You just launched your business, and it’s time to hire your first few employees. It’s time to level up. It’s time to grow a team, but you’re not sure who exactly to look for. How will you make sure that you hire high-quality people right off the bat?
It’s critical that your first hires are the right type of people, as they’ll shape the future of your company in so many ways. You won’t have time to deal with replacing subpar contributors in a month or two. Focus on finding the right mix of the following traits that will help drive hockey-stick growth.
For now, prioritize people, who are flexible and multi-talented. They may have a particular area of expertise, but any task they undertake will get knocked out of the park. You want to hire a crew of junior CEOs. They need to understand the entire business and be able to add value wherever and whenever needed.
Here are the seven most important signals to look for.
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1. Look for grit.
Early on you need resourceful employees.
Instead of throwing money and other resources at every problem, gritty candidates look for unique solutions. Ask potential hires about situations, when they used creativity to solve a problem.
Find out if they’ve demonstrated top-notch follow-through in the past. Here's a few of my favorite questions to ask to see if a candidate is gritty.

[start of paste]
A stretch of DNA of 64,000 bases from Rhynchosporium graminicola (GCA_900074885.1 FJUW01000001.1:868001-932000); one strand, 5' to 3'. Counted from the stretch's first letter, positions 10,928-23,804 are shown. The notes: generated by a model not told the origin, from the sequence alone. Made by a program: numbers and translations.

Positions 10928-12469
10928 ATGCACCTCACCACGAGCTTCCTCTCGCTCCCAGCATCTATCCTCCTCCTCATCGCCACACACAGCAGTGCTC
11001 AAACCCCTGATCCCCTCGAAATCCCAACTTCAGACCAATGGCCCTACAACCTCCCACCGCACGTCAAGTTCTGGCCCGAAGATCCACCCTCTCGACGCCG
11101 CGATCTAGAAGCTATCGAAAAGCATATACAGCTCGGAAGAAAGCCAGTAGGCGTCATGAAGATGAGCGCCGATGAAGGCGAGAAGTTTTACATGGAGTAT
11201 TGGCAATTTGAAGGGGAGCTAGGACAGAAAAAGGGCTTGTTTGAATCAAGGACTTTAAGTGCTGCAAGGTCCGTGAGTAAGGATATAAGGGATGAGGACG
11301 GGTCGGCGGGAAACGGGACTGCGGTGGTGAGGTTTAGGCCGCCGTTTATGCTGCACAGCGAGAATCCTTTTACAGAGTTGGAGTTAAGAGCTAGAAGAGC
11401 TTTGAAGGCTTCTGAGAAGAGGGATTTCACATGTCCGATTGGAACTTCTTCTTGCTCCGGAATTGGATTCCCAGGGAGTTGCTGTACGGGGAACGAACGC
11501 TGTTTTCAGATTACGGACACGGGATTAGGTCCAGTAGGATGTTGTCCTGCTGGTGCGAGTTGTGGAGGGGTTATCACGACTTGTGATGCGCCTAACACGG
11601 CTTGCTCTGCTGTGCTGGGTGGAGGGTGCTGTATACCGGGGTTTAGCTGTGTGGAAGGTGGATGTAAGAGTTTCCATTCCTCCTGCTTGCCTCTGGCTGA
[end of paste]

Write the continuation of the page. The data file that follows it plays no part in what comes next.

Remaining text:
- What is something that you love doing that is quite hard to master?
- What do you like about this activity?
- How did you get into it?
- Why do you continue it, or why did you stop?
Look for perseverance.
2. Look for thrifty candidates.
Your early hires should care about every dollar of cashflow as much as they care about their own personal cashflow. Whenever they buy tools, materials or services with company money, they must insist on the best price, and it shouldn’t come at the expense of quality.
Never fall into the trap of thinking that your bank account will always be easy to refill.
Besides, every marginal dollar should be spent in a way that will help the startup grow and thrive. Conscientious employees understand this. All startups work under constraints. People, who can leverage quick thinking to get around a lack of resources, are indispensable.
3. Look for dedication.
Early hires should be joining your company for the right reasons.
Ideal candidates want to be part of the startup’s journey. They are eager to face tough challenges, and sail through uncharted waters.
The pay and the perks aren’t the main attraction. The best early-stage employees want to prove something. The right hire would turn down a higher paying offer to join your company.
4. Look for focused execution.
Every early hire should have a laser focus on the aspects of the business that will differentiate you from your competitors and lead to greater success.
What do your customers care most about? Why are they turning to you versus a competitor? That’s what your early hires should care about too. Focused execution is zeroing in on the levers that grow your business and obsessing on how to maximize those variables.